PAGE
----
How free-to-play manipulates you into having-to-pay... and pay... and pay...

How free-to-play manipulates you into have-to-pay

A lot has been written about the true cost of free-to-play games - we even devoted a day of Talk Mobile to it a few weeks ago - but how does it actually work? We know the less-than-scrupulous developers target our impatience and our ego, but what are the exact mechanics involved? Ramin Shokrizade takes a look at the most common coercive monetization techniques in a guest post for Gamasutra:

A coercive monetization model depends on the ability to “trick” a person into making a purchase with incomplete information, or by hiding that information such that while it is technically available, the brain of the consumer does not access that information. Hiding a purchase can be as simple as disguising the relationship between the action and the cost

Shokrizade covers the use of premium currencies, like gems or points, the transformation of skill games to money games, the threat of reward removal, progress gates, soft and hard boosts, ante games, and more.

The level of manipulation is chilling, and anger-inducing, but this is what we get when a) we're too cheap to pay fair up-front prices for high quality games, b) alternate monetization methods are abused, and c) platform owners abdicate responsibility for a or b.

More: Gamasutra

Rene Ritchie

Editor-in-Chief of iMore, co-host of Iterate, Debug, Review, Vector, and MacBreak Weekly podcasts. Cook, grappler, photon wrangler. Follow him on Twitter and Google+.

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Reader comments

How free-to-play manipulates you into having-to-pay... and pay... and pay...

5 Comments

Freemium games are the BANE of mobile gaming. Just take a look at the latest update for real racing 3. A game that I thought was well balanced for a Freemium just turned into the typical 'money grabbing' garbage you get from Freemium games.

I blame apple for introducing this Freemium BS with the introduction of IAP. Now just about evey developer is jumping onto the Freemium bandwagon.

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I like free-to-play games. I don't have a lot of disposable income, so these games allow me to play for free, and then if I like them enough to wanna get more into them, then I have that option. Better then spending $5-$10 for a mobile game then finding out u hate it, or can't stand the controls.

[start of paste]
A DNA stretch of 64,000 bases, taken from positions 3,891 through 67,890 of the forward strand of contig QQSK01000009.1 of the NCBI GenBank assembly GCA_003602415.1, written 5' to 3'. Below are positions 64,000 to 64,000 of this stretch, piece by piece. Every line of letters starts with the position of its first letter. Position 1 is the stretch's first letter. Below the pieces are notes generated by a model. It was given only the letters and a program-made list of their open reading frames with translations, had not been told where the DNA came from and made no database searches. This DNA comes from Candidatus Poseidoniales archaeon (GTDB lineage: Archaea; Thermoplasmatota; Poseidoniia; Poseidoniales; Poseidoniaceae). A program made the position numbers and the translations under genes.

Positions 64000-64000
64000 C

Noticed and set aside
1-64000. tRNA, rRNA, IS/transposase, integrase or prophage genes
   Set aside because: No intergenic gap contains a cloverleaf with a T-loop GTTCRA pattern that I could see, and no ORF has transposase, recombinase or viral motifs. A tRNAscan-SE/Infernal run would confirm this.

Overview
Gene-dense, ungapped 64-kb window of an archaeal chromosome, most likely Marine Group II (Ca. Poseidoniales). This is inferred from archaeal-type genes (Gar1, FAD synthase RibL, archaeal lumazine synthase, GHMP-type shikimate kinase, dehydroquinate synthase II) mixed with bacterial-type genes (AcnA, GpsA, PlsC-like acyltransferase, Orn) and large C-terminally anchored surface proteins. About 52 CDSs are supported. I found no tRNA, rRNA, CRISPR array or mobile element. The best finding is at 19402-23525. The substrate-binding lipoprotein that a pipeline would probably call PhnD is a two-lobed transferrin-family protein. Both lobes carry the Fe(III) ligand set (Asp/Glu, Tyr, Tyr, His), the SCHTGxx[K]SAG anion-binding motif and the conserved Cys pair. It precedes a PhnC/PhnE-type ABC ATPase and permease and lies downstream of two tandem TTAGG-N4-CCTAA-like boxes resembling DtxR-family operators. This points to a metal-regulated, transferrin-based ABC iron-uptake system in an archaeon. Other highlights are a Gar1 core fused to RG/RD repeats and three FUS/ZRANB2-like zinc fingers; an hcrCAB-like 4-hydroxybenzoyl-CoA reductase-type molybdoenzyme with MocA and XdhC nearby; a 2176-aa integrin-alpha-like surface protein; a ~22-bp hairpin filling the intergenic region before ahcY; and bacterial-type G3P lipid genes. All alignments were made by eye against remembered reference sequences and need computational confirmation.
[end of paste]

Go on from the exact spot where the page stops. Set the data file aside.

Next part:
I don't understand y people hate on something they get for nothing. If u don't like it, don't play it. If u like it, and wanna support it, then u have that option. Seems like a win-win for customers and businesses. The developers are the ones who have the most to lose, cause if no one ends up supporting the "free" game, then they're probably out of a job!

Ok you're right to a certain point. But when devs snoop to dirty tactics by forcing you to cough up Dough to enjoy the game, it goes too far.

Yes, there are some Freemium games that are free to play and have fair prices for IAP like dead trigger for example. But then there's games that ask you to fork out $99 for some premium currency that only enables you to do so much. That's when Freemium games cross the line.

And before Freemium games didn't exist, devs had no problem in making money through the ads/lite version and charging a one time premium price for an app or game. It's apple that has enabled devs to abuse the Freemium model. This is not how games used to be on the App Store. I miss those days.

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Agreeing with damenace here. The freemium model isn't that different to the demo or ad-supported models - just like those models the dev. has to balance how much the player gets for free with how much to charge for those who want to pay, and for what.

Naturally there is plenty of scope with freemium for players to spend much more than they might otherwise have spent, in the pursuit of in-game currency with its accompanying rewards. But you know what they say about a fool and his money...

Freemium will eventually become the new "amusement arcade" model where you buy virtual quarters (or 50p pieces here in the uk) to pay to play the latest games.